Speaking of travel, don’t plan on leaving any time either. The people of North Korea can’t just go anywhere they please; they are essentially stuck in the country. Any travel must be government approved. There have been few that have made it out, and many have lost their lives in efforts to escape. The few who do succeed in getting out usually have to pay a 3rd party to smuggle them out of the country. Even then, it’s risky. If caught, they and their entire family could be sent to prison concentration camps or even killed.
5 Wearing Jeans
Fashion is very much a part of who we are as individuals. It allows us to express ourselves in so many ways. We have the freedom to dress how we want. However, not everyone around the world has this freedom. The North Korean president has decided that skinny jeans are out, and you cannot wear skinny jeans in North Korea. Because they resemble a form of western civilization, they are banned.
If you do happen to break this fashion rule, you’re taken to court, where you must confess your crimes in writing. You will only be released when someone brings you something appropriate to wear, and your employer will be notified. The same goes for dyed hair and piercings. Patrols in the city of Chongjin even target popular youth spots to try and catch people red-handed in their crimes.
4 Talking on the Phone
Making an international phone call could get you killed in North Korea. Sadly, a North Korean factory chief in South Pyongan province was executed by firing squad at a stadium in front of 150,000 spectators in October 2007. The crime was for making international phone calls.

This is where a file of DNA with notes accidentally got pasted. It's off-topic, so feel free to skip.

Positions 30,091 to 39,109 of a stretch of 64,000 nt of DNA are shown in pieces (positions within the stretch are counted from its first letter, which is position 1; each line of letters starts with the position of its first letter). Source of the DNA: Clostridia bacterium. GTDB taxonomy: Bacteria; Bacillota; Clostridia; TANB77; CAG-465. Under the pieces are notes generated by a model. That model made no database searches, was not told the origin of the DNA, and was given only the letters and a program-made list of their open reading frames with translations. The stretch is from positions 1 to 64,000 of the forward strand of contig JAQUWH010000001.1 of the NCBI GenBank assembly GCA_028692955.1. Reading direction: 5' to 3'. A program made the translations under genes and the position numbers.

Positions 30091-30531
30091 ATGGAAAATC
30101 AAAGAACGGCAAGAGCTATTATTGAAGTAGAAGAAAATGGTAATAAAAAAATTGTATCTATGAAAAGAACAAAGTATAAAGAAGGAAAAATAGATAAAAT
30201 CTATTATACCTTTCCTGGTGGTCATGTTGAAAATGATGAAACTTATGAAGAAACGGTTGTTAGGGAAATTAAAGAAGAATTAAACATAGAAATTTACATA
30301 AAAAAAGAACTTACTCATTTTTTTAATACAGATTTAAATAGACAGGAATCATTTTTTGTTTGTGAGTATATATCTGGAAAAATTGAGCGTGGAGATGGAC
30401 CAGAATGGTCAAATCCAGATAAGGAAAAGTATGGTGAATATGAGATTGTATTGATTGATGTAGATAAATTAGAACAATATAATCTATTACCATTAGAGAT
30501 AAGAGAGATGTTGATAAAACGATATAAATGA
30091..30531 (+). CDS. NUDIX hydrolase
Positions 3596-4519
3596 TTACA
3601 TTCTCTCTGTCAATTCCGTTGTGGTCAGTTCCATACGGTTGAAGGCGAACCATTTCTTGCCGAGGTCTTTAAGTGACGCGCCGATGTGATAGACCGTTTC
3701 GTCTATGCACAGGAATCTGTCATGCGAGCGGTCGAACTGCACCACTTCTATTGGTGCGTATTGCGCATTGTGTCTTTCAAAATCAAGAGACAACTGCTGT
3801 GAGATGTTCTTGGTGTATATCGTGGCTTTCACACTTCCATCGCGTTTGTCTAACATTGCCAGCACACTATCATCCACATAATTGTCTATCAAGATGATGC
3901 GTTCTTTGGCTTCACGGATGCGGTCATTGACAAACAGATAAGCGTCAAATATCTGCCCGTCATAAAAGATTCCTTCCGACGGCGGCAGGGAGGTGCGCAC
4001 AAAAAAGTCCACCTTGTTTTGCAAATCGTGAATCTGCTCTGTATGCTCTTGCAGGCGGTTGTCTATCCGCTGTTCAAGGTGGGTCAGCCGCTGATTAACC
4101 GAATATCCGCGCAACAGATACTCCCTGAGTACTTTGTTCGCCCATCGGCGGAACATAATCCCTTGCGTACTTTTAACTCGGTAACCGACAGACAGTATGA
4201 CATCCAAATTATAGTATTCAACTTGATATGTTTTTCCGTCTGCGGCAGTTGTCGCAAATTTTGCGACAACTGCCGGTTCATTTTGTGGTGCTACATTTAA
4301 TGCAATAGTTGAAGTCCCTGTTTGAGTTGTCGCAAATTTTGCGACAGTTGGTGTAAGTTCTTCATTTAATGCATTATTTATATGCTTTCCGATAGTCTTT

He apparently had 13 phones installed in the basement of his factory in order to make international calls. Six people were killed, and 34 others were injured when a stampede occurred as crowds were leaving the stadium.
3 Choosing Your Profession
Okay, so maybe we don’t all have the dream job we fantasized about as a child. But North Koreans really don’t get to choose. When first finishing high school, all citizens must join the military. Men stay for 10 years, and women stay until the age of 23. After the military, they are then assigned their life’s work.
Job assignments are not up for negotiation and mostly consist of farming and agriculture. Other jobs consist of street sweepers, factory workers, traffic workers, and teachers. AlleEmployees are supposed to work a 48-hour work week and only have Sundays off. Once in 2016, the entire country, aside from the elite workforce, had to work 70 straight days due to government order in efforts to boost the economy.
2 Getting a New Haircut
Occasionally, everyone loves a new look. It’s nice to change it up every once in a while, right? For North Koreans, not so much. They have exactly 28 haircuts to choose from.
Women have 14 style choices, and most of them are shorter since it’s customary for married women to have shorter hair. Men are not allowed hair longer than two inches (5 centimeters), and spiky or dyed hair is a no-no because it’s not considered a “socialist hairstyle.” If a person were to get a style that was not on the approved list, they would be expressing anti-socialist behavior.
1 Talking Smack about the Government
How many times do we criticize or critique the way our government does things without giving it another thought? This is not something that happens in North Korea without severe punishment.
All North Koreans who live under Kim Jong-un’s rule must swear loyalty and obedience to him, his family, and the state. Those who threaten or even insult the supreme leader or his family will be imprisoned or even executed. This goes for visitors as well. American student Otto Warmbier was arrested at Pyongyang International Airport while waiting to leave North Korea as part of a guided tour group. He was arrested for stealing a billboard from his hotel room. North Korea saw this as an insult, and he was imprisoned and died after being released in a vegetative state in June 2017.
It has been said that the country is somewhat like the show The Handmaid’s Tale, which is set in a dystopian future. Although North Korea is one of the most isolated and secretive nations in the world, there are some things we do know. So next time you’re annoyed at what one might sarcastically call a first-world problem, just reread this list and be thankful you’re not living in North Korea.